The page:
Turkey and Israel were unable to finalize a deal on Thursday to export 50 million cubic meters of Turkish water a year to Israel because the transport costs have yet to be decided, the Israeli embassy said. An Israeli delegation met Turkish authorities in Turkey's capital Ankara, but were unable to agree on a final price for the water.
Water is a contentious issue in the Middle East because of its scarcity. Israeli foes Iraq and Syria are largely reliant for drinking water, irrigation and power generation on the Euphrates and Tigris rivers, both of which originate in Turkey.
An Israeli embassy official
said the cost of transporting the water from Turkey
by ship to Israel must be ascertained before a final price for the water could be agreed. "Price was only agreed in general terms because we have to know the costs of transportation first," the embassy's press spokesman said.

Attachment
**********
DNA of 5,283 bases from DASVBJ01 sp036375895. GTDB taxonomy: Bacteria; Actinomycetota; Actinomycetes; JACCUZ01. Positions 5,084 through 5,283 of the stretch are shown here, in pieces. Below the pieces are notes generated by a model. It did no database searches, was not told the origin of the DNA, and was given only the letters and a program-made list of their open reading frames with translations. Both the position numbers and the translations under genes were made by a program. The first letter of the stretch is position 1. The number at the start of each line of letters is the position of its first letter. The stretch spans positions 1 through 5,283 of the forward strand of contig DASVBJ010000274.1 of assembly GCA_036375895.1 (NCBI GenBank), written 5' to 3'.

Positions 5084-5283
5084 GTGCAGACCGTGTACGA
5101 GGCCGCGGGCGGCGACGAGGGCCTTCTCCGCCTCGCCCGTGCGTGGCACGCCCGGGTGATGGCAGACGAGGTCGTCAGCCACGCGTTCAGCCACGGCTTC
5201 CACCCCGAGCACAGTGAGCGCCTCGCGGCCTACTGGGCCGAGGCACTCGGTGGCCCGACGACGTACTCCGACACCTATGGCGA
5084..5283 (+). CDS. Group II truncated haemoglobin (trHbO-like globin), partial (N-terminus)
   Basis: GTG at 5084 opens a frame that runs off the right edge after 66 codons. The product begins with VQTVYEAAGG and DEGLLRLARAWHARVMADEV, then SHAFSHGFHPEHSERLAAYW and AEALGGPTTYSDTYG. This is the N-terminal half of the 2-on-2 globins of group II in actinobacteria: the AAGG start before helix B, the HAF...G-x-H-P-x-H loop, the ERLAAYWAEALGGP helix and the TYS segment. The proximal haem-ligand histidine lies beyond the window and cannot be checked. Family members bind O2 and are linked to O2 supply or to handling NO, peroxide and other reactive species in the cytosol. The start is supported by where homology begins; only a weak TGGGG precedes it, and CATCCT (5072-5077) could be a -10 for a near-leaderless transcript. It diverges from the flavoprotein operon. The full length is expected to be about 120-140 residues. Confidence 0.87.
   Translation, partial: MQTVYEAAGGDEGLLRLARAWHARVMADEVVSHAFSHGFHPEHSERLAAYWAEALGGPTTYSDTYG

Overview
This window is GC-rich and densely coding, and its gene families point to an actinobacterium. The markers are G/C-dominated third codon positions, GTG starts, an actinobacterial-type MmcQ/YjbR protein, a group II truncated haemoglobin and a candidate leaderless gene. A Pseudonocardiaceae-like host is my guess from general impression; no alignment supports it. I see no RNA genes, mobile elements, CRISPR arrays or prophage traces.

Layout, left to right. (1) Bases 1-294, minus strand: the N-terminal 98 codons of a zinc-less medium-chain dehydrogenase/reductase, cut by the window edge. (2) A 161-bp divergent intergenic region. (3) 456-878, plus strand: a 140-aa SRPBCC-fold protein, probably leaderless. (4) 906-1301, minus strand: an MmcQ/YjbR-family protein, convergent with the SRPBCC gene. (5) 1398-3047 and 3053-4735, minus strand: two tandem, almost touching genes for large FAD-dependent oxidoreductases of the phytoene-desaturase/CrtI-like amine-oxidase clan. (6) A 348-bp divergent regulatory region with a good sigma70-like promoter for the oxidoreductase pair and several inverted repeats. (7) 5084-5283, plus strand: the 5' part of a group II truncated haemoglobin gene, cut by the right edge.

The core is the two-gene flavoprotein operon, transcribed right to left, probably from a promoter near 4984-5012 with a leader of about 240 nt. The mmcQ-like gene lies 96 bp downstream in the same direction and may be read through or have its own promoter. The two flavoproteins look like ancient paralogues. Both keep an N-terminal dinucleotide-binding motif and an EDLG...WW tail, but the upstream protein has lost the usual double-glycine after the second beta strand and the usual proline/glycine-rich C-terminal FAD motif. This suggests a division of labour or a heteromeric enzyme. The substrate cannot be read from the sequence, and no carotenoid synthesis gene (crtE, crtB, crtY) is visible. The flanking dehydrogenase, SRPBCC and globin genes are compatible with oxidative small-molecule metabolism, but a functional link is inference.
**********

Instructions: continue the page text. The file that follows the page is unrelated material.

Israel published a tender on May 21 for the transportation of water imports from Turkey, which the embassy said local and international firms, including Turkish companies, would be invited to bid for on July 4. The tender will close on August 8.
Turkey's plan to export the water to Israel would involve drawing water from the Manavgat River, which crosses no borders, and would meet 2.5 percent of Israel's water needs.
Israel would also need to build a facility to transfer the water from cargo ships. Israel expects the water to start flowing by the beginning of 2003. Turkey and Israel signed
an initial accord over exporting water in January and have been in talks to finalize a deal since then. - (Reuters)